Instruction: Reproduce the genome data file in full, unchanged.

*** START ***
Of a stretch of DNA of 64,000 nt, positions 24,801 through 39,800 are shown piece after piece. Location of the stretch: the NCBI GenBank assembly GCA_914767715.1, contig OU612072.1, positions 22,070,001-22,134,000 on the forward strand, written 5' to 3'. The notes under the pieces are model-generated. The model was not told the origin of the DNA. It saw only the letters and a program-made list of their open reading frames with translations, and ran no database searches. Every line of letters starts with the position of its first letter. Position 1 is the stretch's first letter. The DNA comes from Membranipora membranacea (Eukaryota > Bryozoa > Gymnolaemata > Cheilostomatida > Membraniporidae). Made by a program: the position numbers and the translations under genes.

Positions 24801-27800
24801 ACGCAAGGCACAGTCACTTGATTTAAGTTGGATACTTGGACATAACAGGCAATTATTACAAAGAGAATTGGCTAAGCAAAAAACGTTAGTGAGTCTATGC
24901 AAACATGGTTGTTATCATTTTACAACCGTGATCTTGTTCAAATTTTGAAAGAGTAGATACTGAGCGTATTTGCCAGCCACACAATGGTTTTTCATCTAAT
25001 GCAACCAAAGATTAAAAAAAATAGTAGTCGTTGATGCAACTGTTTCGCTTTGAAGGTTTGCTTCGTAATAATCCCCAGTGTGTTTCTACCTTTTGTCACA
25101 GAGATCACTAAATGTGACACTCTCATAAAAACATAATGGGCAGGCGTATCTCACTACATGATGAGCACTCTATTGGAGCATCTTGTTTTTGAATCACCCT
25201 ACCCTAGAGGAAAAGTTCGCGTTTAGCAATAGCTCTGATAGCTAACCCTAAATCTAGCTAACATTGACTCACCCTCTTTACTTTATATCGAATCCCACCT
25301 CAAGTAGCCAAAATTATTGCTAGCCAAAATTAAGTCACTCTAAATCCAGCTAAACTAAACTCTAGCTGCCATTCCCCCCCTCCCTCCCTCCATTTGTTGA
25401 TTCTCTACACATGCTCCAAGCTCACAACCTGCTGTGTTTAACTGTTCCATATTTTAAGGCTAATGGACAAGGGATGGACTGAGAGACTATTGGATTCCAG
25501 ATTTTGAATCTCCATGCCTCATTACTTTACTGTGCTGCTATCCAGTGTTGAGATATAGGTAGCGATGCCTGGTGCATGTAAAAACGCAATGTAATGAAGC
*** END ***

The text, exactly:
Of a stretch of DNA of 64,000 nt, positions 24,801 through 39,800 are shown piece after piece. Location of the stretch: the NCBI GenBank assembly GCA_914767715.1, contig OU612072.1, positions 22,070,001-22,134,000 on the forward strand, written 5' to 3'. The notes under the pieces are model-generated. The model was not told the origin of the DNA. It saw only the letters and a program-made list of their open reading frames with translations, and ran no database searches. Every line of letters starts with the position of its first letter. Position 1 is the stretch's first letter. The DNA comes from Membranipora membranacea (Eukaryota > Bryozoa > Gymnolaemata > Cheilostomatida > Membraniporidae). Made by a program: the position numbers and the translations under genes.

Positions 24801-27800
24801 ACGCAAGGCACAGTCACTTGATTTAAGTTGGATACTTGGACATAACAGGCAATTATTACAAAGAGAATTGGCTAAGCAAAAAACGTTAGTGAGTCTATGC
24901 AAACATGGTTGTTATCATTTTACAACCGTGATCTTGTTCAAATTTTGAAAGAGTAGATACTGAGCGTATTTGCCAGCCACACAATGGTTTTTCATCTAAT
25001 GCAACCAAAGATTAAAAAAAATAGTAGTCGTTGATGCAACTGTTTCGCTTTGAAGGTTTGCTTCGTAATAATCCCCAGTGTGTTTCTACCTTTTGTCACA
25101 GAGATCACTAAATGTGACACTCTCATAAAAACATAATGGGCAGGCGTATCTCACTACATGATGAGCACTCTATTGGAGCATCTTGTTTTTGAATCACCCT
25201 ACCCTAGAGGAAAAGTTCGCGTTTAGCAATAGCTCTGATAGCTAACCCTAAATCTAGCTAACATTGACTCACCCTCTTTACTTTATATCGAATCCCACCT
25301 CAAGTAGCCAAAATTATTGCTAGCCAAAATTAAGTCACTCTAAATCCAGCTAAACTAAACTCTAGCTGCCATTCCCCCCCTCCCTCCCTCCATTTGTTGA
25401 TTCTCTACACATGCTCCAAGCTCACAACCTGCTGTGTTTAACTGTTCCATATTTTAAGGCTAATGGACAAGGGATGGACTGAGAGACTATTGGATTCCAG
25501 ATTTTGAATCTCCATGCCTCATTACTTTACTGTGCTGCTATCCAGTGTTGAGATATAGGTAGCGATGCCTGGTGCATGTAAAAACGCAATGTAATGAAGC